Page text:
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Career Development as Self-Development

In A Life in School: What the Teacher Learned, Jane Tompkins describes her journey from a competitive life in academia to an experimental teacher and scholar. She closely examines her own life history, and there are many moments and events that inform her teaching style. During a time when she was teaching experimentally, she also decided to take karate lessons. These lessons were influential in how she shaped her ideas of herself, as a human being and as a teacher, and subsequently played a part in her career development and decisions.

Tompkins’ path from a transmission style of teaching to a more developmental and nurturing style of teaching was, by her own account, a long and difficult one (Collins & Pratt). Changing careers in mid-life can be both challenging and frightening (Ibarra). While Tompkins didn’t necessarily switch careers, her switch in teaching style and in what teaching meant to her, had similar challenges as an entire career switch.

In an article about career change, Herminia Ibarra claims that career change is not about finding a career that is ‘really’ you, but accepting that we change throughout our lives and it makes sense to change careers as well (35). Ibarra’s description of the process sounds very much like Tompkins’ own experience: “Though the non-linear process of experimentation may leave us feeling like we’re wasting time, it can result in a richer and more embedded definition of our working identity” (Ibarra, 36). Tompkins’ karate classes gave her a richer definition of what teaching is, and what a good classroom can look like.

Tompkins describes a karate class that is orderly and hierarchical to an extent. Still, the instructor has been able to create a space where they are all viewed as equal, what Tompkins describes as “A classroom free of fear. Pedagogy as the creation of a safe space” (159). She goes on to talk about what a safe space means for her; “There is no way to go wrong. When someone makes a mistake, it is called a good thing. That’s how you learn” (158). It is unclear exactly what it is about this karate class that makes it feel safe to her, and we don’t learn if any of her classmates or her instructor agrees on the relative safety of the course.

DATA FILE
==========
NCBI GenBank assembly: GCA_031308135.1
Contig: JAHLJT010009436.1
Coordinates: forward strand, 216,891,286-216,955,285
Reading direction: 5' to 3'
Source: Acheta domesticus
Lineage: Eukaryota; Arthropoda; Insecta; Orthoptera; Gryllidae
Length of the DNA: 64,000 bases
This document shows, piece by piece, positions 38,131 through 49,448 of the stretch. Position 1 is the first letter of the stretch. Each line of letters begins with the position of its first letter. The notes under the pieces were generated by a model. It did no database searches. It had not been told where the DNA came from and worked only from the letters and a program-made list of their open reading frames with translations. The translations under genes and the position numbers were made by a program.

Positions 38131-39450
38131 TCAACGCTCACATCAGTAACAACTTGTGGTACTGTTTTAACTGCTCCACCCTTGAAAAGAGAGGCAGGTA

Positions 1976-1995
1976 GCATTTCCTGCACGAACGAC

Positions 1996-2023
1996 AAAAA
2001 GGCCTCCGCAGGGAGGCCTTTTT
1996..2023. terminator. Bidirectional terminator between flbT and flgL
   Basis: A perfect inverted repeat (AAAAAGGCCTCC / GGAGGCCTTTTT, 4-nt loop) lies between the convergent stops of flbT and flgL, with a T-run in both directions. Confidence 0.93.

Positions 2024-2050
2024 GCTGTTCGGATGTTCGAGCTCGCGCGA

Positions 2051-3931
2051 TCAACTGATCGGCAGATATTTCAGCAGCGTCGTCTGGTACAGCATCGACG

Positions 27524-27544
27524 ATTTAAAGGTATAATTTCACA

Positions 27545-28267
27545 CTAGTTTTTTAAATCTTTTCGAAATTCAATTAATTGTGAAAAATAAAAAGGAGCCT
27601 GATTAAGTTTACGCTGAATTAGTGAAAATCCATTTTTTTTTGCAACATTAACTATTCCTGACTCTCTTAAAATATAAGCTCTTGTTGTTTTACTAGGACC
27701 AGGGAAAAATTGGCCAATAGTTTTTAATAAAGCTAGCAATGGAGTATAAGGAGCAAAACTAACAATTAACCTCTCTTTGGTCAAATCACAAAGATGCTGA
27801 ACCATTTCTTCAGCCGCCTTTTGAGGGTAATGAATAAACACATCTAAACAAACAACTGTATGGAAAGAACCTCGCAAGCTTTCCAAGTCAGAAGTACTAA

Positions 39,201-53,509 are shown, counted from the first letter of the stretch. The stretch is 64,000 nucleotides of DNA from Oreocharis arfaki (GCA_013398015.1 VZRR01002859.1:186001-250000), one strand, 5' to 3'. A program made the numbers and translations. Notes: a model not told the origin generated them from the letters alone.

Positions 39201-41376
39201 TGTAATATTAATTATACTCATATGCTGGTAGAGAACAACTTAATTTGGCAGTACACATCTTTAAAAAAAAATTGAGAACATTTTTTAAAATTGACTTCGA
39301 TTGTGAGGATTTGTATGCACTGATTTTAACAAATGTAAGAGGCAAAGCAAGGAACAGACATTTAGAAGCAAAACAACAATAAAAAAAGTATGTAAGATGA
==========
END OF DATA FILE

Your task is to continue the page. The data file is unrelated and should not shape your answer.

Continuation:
It appears that Tompkins is attracted to an apprenticeship teaching style (Collins & Pratt), which may be one of the reasons she decides at the end of her book to teach writing classes instead of literature classes (Tompkins, 226). She becomes aware during her karate classes that there are ways to create a safe space while still being a ‘leader’ in the classroom. Tompkins’ career development is one of self-development as well. Whether it results from the era she grew up in or the environment she learned and taught in, she grows as a teacher while growing as a human being. In “The Academic Calling,” Diana Walsh writes that;

Faculty owe it to themselves to teach what they love. In so doing, they nourish their students. They owe it to themselves to show their students who they are. To do this, they need to know what they love, and who they are – not a simple task, but surely the anchor without which they’ll drift (20). Clearly this is a belief that Tompkins subscribes to, one where there is little difference between your personal development and your career development. The paths she takes in life (karate classes) and the paths she takes in teaching (experimenting with pedagogy) are parallel, no matter how many twists and turns they take.


Collins, J. & Pratt, D. (2002). A summary of five perspectives on ‘good teaching’. Retrieved April 21, 2008, from the University of British Columbia, Department of Educational Studies: http://www. edst. educ. ubc. ca/faculty/pratt/DPtpsum. html. Ibarra, H. (2005, June). Reworking your identity: walking the crooked path to career change. Training Journal, 34-37. Tompkins, J. (1996). A life in school: What the teacher learned. United States: Perseus. Walsh, D. C. (1999). The academic calling: creating spaces for spirit. Change, 31(4), 18-23.

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